Robbie Robertson recalls his earliest music memory of being on the Six Nation Indian Reserve in New York and everyone around him could play an instrument. “I thought I needed to get into this club,” the musician says.
Growing up surrounded by music and hearing elders on the reservation tell stories stuck out for Robertson. “My mom took me to hear a story being told by an elder. He was telling the story of Hiawatha and the Peacemaker,” and Robertson knew he wanted to tell stories.
He has been doing that ever since, writing and composing music and songs. He wrote his memoir “Testimony” in 2016, and that inspired producers to approach him about a documentary, “Once Were Brothers: Robbie Robertson and the Band,” which hit theaters this past weekend.
“They were coming up with people who they wanted to direct it, but I didn’t feel any of it,” Robertson admits. It wasn’t until Daniel Roher came along as a possible director that his interest was piqued. While others thought Roher might be too young, Robertson went with his gut instinct. “This guy was on a mission and there was a passion for what he wanted to do,” he says.
Going with gut instinct was a gamble and one that paid off. Roher gives an overview of Robertson’s life and sought archival footage and photos to trace his early life through to his involvement in the Band. He found things that had long been forgotten about. To Robertson, it showed him his dedication.
Shortly after, Imagine Entertainment saw a rough cut and Ron Howard and Brian Grazer came on board. Martin Scorsese heard about it, and he too saw a rough cut. It wasn’t just behind the scenes where the bar was raised. In front of the camera, Bruce Springsteen, Peter Gabriel and Eric Clapton all shared their stories and the reverence with which they hold Robertson with. Roher examined how the “Music from Big Pink” album influenced people like Clapton, who quit Cream after listening to the Band’s debut.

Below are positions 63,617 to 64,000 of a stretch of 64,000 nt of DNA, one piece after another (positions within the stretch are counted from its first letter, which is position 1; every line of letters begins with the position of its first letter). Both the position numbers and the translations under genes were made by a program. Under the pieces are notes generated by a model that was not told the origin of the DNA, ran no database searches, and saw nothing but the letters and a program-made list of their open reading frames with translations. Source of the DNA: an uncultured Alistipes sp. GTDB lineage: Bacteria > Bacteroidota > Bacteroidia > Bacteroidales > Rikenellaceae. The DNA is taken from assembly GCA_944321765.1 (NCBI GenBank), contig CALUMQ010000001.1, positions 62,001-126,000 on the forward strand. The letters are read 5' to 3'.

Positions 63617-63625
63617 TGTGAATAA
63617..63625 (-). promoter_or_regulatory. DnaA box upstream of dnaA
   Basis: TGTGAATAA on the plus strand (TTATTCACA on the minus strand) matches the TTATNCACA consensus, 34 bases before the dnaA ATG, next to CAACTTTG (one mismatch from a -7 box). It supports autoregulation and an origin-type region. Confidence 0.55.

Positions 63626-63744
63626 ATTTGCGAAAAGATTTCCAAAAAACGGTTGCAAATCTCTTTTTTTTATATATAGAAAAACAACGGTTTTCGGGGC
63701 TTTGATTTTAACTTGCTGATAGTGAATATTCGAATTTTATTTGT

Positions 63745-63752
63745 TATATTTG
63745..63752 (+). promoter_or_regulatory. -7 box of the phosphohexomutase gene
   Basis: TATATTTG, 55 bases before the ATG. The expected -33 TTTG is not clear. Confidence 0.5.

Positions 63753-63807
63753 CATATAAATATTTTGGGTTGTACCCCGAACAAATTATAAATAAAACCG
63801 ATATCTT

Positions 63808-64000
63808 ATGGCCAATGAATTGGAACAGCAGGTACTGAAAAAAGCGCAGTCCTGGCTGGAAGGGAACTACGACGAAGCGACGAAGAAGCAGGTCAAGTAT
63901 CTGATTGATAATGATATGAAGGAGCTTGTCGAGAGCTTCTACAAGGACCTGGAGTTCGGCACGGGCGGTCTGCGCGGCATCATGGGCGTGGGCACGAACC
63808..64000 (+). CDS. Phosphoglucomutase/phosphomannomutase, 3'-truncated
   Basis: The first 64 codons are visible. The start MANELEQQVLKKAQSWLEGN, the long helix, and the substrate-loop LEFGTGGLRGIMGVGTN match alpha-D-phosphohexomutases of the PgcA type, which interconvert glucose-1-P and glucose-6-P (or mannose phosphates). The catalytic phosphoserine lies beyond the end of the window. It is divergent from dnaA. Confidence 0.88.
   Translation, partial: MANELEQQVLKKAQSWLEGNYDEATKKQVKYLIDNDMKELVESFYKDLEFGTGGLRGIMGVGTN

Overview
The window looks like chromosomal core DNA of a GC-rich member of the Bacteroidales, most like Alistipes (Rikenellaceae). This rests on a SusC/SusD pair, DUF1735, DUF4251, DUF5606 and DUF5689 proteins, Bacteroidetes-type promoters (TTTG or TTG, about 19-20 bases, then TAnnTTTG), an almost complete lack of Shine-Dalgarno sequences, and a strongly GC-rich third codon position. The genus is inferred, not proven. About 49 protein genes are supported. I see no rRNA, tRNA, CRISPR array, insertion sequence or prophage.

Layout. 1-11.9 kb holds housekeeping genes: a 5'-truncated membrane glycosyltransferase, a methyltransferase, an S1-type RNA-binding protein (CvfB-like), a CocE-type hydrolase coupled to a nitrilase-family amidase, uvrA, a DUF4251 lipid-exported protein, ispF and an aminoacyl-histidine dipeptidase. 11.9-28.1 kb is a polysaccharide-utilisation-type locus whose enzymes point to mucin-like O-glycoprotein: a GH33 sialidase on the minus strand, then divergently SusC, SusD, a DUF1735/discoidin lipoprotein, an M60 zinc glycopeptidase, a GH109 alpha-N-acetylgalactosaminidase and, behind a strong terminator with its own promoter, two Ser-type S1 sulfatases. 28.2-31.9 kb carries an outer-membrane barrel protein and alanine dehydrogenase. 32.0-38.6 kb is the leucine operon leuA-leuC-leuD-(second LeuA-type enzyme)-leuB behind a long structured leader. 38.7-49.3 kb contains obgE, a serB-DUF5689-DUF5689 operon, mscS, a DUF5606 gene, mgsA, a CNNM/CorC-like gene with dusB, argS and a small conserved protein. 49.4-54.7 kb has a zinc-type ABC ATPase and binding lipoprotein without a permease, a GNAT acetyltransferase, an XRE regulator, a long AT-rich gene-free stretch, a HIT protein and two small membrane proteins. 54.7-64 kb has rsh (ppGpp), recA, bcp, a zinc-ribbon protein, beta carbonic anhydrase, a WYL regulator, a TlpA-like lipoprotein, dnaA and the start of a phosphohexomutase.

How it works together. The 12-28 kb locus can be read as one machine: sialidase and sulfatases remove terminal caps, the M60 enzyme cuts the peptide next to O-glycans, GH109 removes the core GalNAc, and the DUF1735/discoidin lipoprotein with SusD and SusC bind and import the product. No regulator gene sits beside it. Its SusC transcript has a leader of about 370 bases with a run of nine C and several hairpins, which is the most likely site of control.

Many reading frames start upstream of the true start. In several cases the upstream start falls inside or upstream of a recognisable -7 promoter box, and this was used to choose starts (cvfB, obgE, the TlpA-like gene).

“Music was the voice of the generation,” Robertson says. He finds contemporary music enjoyable, but it’s not the voice of the generation in the same way it was back then. He clarifies: “I think there’s always great music being made, but its job nowadays is just to be cool, really good and entertaining.”
He also collaborated with Scorsese on “The Irishman.” It’s a partnership that dates back to 1976’s “The Last Waltz,” when Scorsese was shooting the concert film about the Band. The two began their behind-the-scenes work on “Raging Bull” and each new movie is “like starting over. It’s never picking up where we left off,” Robertson says. “Each time is a different challenge and that’s one of the exciting things.”
When it came to “The Irishman,” Scorsese went for a quiet approach to the film, not just in editing, but in sound and his music. “He didn’t want it to sound like movie music,” Robertson explains. That instruction cuts of 99% of what he knew and he had to find something that didn’t fall into the “movie music” crack and something that worked over the five decades. “It was trial and error,” Robertson admits. In the end, he settled for a haunting mood.
While working on “The Irishman,” Robertson penned the song “Once Were Brothers” for his album “Sinematic”. It was something that had been skirting around the back of his mind. It was easy to write: he put his hands on the piano, and the words started coming out for him. The inspiration was the documentary. “I miss these guys,” he says of former bandmates Rick Danko, Garth Hudson, Levon Helm and Richard Manuel (all of whom but Hudson have passed away). He adds, “They played such an incredible part in my story and my journey.”